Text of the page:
Formula One unveiled its longest and fastest street circuit on Thursday, predicting top speeds of 322kph and wheel-to-wheel racing when Saudi Arabia hosts a race for the first time in Jeddah in December.
Organisers said the Dec. 5 night race in the Corniche area of the Red Sea port city will be over a 6.175km layout, making it the sport’s second longest track after Belgium’s Spa-Francorchamps.
Largely using existing roads, and encircling a lagoon, the floodlit circuit will feature 27 corners with cars lapping at average speeds of 252.8kph, according to Formula One’s simulations.
That would put it behind Italy’s Monza, the fastest of any circuit, but ahead of Britain’s Silverstone in terms of outright speed.
Formula One’s motorsport managing director Ross Brawn said the layout would create plenty of overtaking opportunities and wheel-to-wheel racing.
“We don’t want Mickey Mouse circuits,” he told the F1 website.
“We don’t want those old classic street circuits where you turn 90 (degrees). We want fast, sweeping circuits, we want circuits that are going to challenge the drivers and they are going to love it. We want circuits where we can have wheel-to-wheel racing.”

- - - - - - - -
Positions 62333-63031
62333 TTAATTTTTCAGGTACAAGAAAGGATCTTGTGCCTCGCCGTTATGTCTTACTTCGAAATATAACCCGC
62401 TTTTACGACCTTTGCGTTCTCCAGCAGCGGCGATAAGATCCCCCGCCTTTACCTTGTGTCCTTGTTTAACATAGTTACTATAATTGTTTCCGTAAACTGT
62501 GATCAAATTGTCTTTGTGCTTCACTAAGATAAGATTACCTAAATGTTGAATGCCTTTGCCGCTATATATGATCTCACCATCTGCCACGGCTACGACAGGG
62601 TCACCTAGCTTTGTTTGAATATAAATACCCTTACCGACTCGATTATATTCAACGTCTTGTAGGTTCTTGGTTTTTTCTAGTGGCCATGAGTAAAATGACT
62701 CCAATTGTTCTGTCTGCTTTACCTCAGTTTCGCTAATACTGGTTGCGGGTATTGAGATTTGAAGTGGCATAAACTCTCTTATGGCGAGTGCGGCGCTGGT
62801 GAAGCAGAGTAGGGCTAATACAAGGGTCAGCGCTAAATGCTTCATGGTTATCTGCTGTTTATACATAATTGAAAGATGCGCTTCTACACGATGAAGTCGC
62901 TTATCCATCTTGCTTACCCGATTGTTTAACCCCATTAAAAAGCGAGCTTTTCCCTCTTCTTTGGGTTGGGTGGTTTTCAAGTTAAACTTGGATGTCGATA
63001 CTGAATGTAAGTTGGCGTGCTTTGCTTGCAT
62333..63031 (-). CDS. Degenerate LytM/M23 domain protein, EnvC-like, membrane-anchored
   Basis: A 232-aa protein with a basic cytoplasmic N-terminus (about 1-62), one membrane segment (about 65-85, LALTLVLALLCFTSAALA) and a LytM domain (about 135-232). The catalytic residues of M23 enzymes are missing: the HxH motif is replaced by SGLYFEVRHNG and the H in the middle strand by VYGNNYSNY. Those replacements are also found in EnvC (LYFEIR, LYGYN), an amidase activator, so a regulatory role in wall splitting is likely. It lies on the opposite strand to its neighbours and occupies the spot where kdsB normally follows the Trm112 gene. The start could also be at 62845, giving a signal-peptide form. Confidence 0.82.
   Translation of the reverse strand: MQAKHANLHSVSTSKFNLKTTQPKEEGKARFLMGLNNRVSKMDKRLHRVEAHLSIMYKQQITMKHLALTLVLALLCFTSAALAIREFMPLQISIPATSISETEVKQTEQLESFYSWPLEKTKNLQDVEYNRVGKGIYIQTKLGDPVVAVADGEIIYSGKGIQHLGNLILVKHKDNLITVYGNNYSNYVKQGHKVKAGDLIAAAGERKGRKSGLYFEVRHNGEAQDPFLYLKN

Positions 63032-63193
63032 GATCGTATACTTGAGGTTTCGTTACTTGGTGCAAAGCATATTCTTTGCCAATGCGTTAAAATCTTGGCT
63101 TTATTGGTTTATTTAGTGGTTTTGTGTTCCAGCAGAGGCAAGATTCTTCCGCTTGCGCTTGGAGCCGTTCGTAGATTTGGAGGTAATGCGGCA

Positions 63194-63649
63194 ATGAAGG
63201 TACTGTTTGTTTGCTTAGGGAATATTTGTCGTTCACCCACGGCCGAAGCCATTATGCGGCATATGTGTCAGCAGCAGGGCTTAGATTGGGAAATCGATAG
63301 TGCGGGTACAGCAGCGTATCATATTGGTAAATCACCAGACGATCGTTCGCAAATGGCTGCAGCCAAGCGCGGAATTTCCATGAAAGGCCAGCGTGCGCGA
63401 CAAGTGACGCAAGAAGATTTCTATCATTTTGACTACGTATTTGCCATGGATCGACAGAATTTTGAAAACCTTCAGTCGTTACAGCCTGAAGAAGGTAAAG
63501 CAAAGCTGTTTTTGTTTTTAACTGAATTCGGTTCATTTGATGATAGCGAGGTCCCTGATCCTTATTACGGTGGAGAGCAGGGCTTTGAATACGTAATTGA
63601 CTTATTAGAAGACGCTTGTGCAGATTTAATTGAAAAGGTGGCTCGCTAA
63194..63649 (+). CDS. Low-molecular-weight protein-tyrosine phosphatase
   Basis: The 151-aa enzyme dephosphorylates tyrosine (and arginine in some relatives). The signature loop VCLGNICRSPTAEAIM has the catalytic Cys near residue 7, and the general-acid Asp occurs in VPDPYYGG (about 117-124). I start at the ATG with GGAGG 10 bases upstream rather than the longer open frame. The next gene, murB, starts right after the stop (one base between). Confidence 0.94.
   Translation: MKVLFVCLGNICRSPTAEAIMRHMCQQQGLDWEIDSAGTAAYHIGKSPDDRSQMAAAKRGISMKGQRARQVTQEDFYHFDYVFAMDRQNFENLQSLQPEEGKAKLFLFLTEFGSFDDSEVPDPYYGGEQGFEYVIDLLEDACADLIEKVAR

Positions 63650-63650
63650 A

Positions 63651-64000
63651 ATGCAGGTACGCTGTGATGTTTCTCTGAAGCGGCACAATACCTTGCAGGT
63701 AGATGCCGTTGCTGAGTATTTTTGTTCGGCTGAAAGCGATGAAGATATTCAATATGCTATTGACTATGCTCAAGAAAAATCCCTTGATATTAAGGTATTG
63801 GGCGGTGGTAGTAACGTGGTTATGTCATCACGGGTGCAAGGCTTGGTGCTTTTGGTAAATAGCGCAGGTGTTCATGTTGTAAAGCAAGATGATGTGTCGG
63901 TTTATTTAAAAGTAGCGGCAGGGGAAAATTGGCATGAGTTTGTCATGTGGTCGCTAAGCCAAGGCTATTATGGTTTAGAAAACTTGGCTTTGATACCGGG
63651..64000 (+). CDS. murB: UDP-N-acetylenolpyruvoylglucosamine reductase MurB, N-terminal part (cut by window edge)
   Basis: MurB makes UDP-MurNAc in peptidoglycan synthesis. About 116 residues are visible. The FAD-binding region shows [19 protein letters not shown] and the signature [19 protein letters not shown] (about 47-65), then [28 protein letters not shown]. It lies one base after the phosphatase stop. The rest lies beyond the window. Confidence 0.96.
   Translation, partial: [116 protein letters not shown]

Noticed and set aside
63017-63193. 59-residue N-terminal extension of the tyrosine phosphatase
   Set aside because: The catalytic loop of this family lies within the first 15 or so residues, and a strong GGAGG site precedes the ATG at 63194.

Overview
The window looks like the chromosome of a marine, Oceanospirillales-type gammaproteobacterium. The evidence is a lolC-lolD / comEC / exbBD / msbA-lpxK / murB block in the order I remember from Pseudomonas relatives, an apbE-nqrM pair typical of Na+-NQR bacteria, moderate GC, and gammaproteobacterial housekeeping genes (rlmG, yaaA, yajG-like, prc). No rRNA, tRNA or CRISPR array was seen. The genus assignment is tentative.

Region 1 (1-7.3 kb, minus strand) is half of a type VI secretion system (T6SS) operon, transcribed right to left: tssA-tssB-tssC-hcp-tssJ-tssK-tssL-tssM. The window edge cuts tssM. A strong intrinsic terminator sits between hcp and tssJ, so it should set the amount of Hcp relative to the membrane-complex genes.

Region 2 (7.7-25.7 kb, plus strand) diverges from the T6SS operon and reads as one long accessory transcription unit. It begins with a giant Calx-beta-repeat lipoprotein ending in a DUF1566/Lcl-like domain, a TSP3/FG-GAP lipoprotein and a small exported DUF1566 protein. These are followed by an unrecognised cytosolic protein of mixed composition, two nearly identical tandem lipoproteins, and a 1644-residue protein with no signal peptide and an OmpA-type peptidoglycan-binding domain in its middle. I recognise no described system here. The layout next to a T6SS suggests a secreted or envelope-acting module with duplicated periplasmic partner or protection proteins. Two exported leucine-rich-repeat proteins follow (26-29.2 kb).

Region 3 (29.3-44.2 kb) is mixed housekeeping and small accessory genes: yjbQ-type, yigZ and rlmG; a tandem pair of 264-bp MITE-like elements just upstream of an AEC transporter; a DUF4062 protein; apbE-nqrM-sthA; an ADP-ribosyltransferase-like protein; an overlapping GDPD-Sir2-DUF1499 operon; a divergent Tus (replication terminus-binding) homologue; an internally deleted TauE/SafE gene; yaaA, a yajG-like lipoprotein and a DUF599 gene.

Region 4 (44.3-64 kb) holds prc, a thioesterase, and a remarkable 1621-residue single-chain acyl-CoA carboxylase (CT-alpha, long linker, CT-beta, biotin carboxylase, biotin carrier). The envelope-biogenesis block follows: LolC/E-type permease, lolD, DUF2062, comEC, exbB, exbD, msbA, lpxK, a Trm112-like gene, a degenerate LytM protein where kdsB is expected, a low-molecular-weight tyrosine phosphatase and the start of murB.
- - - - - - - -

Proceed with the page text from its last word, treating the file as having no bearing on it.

The fastest street circuit at the moment, for average speeds, is Melbourne’s Albert Park at 237.2kph. The longest is Azerbaijan’s Baku at 6.003km.
“This is a circuit that is utilising some existing infrastructure but we’ve been lucky that there are areas where we’ve been able to build from scratch,” said Brawn.
“So we’ve been able to build some really exciting parts of the circuit.
“At one end, there will be a 180 degree corner with a moderate amount of banking, so it will be a high G-load and high stress for the drivers.”
The Saudi race is due to be the penultimate round on a record 23 race calendar.
“When you have a high-speed street circuit it doesn’t leave much room for error,” said Brawn.
“I hope we can have a championship that’s maintained to the end and this will be definitely a fitting venue to have those final battles in the championship.”
The race has attracted criticism from human rights groups, including Amnesty International, who have accused Saudi Arabia of ‘sportswashing’ — using sports events to create a positive image.
Some campaigners recently wrote to Mercedes’ seven times world champion Lewis Hamilton asking him to boycott the race or speak out against reported human rights abuses in the country.
Saudi organisers have said hosting a race will result in ‘positive change’.